Budding technologists often turn to a computer science program, coding bootcamp or certification program to learn essential skills. But say you want to start a small business, become an accountant or open a retail business like a bakery shop. You'll still need tech skills to keep the operation running efficiently and on budget.
More than half (54 percent) of small businesses plan to increase spending in technology, according to research firm SMB Group. Although small-business owners need not be advanced technologists, they require an understanding of the core tools to run their business. 'Pretty much every small business now is a tech business,' says James Bergin, executive general manager of technology strategy & integration at Xero.
'It may not be in the business of technology, but it has to be leveraging technology to be able to succeed.' Before, you had to have a physical server. Now the cloud takes care of many capabilities required for small-business owners, Bergin noted. Cloud providers allow small-business owners to assemble and iterate on a tech stack without deep technical knowledge.
In a small business, consider what services you are offering and how automating that work with software can help, advises Laurie McCabe, cofounder and partner at SMB Group. McCabe sees small-business owners taking an interest in learning areas such as analytics and SEO, but they often don't have the time to go deep into many tools. 'In small business you have to wear a lot of hats, but you also have to know when you think you want to get somebody that has a hat already and wears it really well,' McCabe said.
'Have them help you if you can.' How you learn the skills you need depends on the business problem you're trying to solve, according to Bergin. Some business owners may choose to learn in a community or through resources like LinkedIn Learning or Coursera. Others may learn by listening to a podcast.
Also consider certification programs in the areas you're looking to learn. 'It's really for a small-business owner to try and figure out how much they need to know to solve the problem for the customer,' Bergin said. Here are some key areas to explore as a small-business owner: Accounting Software Small-business owners can use an app like QuickBooks or Xero to manage their cash flow.
Or they can hire an accountant. 'A lot of new startups go out of business because they can't manage their cash flow well, and all of a sudden they're belly-up,' McCabe said. 'So that's critical.' Many account applications cater to small-business owners who are not experienced accountants or bookkeepers.
Xero has an onboarding process to provide guidance on how to use the products. After a customer is onboarded, Xero provides tech support through Xero Central. 'Before you had to go and manage your ledgers, and the books were literally books,' Bergin said.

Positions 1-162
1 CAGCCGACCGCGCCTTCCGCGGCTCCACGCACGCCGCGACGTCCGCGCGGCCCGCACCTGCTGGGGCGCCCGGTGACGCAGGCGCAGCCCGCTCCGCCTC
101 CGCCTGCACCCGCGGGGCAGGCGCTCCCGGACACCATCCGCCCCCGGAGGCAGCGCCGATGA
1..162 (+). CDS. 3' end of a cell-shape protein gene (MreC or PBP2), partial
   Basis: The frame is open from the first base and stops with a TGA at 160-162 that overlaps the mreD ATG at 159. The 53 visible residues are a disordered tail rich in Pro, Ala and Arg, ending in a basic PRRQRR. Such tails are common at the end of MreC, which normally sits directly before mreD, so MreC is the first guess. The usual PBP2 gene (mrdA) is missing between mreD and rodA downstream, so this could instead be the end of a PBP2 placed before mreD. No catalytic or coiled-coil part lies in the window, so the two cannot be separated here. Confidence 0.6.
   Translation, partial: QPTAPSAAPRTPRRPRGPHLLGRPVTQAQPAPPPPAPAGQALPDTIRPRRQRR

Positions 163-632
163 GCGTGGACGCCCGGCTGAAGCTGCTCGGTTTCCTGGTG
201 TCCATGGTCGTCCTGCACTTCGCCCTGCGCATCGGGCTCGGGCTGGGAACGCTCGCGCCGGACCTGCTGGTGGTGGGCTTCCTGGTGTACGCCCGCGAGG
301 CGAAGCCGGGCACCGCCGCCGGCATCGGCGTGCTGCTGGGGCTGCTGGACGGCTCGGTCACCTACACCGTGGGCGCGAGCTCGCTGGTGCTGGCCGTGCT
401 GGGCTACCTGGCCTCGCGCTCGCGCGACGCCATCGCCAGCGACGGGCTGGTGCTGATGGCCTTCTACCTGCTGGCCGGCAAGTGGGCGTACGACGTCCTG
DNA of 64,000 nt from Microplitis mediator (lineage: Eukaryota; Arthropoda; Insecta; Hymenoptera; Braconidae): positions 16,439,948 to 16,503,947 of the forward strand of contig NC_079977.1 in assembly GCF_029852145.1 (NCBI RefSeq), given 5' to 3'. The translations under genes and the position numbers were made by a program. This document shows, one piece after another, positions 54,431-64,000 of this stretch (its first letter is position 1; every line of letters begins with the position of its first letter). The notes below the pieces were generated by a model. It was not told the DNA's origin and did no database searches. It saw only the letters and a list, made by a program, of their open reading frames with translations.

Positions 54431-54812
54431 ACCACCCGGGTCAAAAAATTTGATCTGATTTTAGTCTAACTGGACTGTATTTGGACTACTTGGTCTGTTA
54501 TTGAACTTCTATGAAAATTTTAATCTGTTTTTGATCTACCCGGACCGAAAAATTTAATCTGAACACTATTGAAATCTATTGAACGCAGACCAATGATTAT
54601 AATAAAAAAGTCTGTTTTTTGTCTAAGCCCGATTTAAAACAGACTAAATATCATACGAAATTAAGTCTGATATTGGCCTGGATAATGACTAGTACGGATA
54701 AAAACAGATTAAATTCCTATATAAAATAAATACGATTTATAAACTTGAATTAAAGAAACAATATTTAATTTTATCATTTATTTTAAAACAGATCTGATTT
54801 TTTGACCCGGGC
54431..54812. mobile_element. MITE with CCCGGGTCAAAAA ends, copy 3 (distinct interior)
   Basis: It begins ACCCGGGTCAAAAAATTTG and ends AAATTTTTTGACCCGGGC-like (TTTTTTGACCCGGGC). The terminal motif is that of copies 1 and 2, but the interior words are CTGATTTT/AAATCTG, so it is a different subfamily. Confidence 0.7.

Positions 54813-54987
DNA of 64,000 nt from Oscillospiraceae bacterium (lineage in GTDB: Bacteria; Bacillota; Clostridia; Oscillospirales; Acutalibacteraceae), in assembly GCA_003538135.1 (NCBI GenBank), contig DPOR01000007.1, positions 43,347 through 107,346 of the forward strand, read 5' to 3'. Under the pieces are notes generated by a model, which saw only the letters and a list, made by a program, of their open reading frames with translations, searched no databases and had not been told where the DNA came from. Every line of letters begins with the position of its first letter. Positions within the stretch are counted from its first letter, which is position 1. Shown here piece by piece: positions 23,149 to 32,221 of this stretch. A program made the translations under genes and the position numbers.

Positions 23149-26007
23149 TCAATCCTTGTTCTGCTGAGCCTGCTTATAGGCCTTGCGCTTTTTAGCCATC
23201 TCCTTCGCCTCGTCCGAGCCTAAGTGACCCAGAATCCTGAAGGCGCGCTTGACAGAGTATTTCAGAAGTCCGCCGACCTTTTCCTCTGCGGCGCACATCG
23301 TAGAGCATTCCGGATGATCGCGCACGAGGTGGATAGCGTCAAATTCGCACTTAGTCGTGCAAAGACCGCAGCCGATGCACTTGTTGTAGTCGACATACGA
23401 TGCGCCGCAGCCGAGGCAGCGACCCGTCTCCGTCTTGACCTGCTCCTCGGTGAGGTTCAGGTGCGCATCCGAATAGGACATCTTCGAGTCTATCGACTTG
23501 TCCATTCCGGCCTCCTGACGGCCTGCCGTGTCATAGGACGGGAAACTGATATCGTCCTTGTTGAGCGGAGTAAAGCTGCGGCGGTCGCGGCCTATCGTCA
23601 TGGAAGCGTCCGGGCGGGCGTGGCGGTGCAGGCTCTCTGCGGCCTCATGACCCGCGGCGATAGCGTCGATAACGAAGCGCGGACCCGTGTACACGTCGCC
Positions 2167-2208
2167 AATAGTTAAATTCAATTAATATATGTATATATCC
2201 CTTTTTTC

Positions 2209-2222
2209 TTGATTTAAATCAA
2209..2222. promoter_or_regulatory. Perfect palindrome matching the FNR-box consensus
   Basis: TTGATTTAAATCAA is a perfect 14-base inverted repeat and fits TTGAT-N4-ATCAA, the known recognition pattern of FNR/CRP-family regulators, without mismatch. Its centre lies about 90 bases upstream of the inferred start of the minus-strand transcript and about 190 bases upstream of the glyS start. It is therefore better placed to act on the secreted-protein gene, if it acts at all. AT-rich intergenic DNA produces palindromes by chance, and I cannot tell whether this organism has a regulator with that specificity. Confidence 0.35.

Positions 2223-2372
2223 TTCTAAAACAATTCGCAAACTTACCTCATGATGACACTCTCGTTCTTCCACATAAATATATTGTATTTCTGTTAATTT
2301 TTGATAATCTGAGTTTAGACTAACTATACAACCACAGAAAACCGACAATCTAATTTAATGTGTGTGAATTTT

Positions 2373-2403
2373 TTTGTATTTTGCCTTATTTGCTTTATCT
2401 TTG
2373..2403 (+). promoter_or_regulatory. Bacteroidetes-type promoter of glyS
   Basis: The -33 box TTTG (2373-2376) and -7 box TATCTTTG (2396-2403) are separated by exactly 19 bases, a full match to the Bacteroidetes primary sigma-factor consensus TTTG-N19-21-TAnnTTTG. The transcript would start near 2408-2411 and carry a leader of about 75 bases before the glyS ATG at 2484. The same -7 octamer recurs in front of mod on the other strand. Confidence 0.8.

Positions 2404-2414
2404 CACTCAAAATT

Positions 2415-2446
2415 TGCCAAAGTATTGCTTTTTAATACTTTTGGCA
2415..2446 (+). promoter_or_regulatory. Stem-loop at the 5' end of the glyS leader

'I think moving away from that to more of a cloud-based capability changes what's possible.' Website Building and SEO Establish an online presence where you can highlight the services you offer and how people can reach you, McCabe said. That will require learning some basic tools for creating a website, such as WordPress. 'It doesn't have to be a daunting thing, and you don't have to be a programmer to do that,' McCabe said.
(However, as you get into e-commerce, you may want to hire a programmer.) As you build a website, you'll also want to learn how application program interfaces (APIs) work to connect the various tools you need. The Postman API development tool lets users build, test and edit APIs. 'Get to know the platforms you use and then what connections or integrations there are to others that would make your life easier or even better,' Bergin said.
You'll also want to explore search engine optimization (SEO), which lets you make changes to your website so it ranks higher on Google. SEO tools include Moz, SpyFu and Semrush. Email Marketing Email marketing lets small businesses distribute newsletters and promotions relevant to customers.
Despite the spam it may create, email marketing is an effective way to nurture relationships with potential leads, McCabe said, noting that new small-business owners can learn intuitive tools like Mailchimp. Social Media Management Tools Consider using social media management tools, which let users manage their profiles across multiple networks. These include Zoho Social, Hootsuite and Sprout Social.
Zoho Social is a good fit for individual creators, while Hootsuite is ideal if you use many platforms. SproutSocial is a resource especially for analytics, according to Forbes Advisor. CRM Software Customer relationship management (CRM) software is a must-have skill for small-business owners looking to organize customer contacts.
On services like LinkedIn Learning you'll find several courses on how to learn CRM tools. Mobile Payment Processing and Security Small businesses often collect payments for their services using apps like Google Wallet and Venmo, so you'll need to be up-to-date on how to use the latest mobile payment apps. Securing mobile payment solutions will be essential: Study the basics about security and seek help from a managed service provider when it comes to protecting customer data, McCabe advised. 'Unless security is your business, you're not going to find that a fun area, and it's so complicated it changes so much,' McCabe said.
'So I say get help there.' Project Management Software Tools like Basecamp, Monday.com and Wrike let you collaborate among other stakeholders. Some apps like Wrike provide automation and analytics as well as time and budget tracking. Also, explore basic collaboration tools like Google Workspace or Zoho, McCabe said.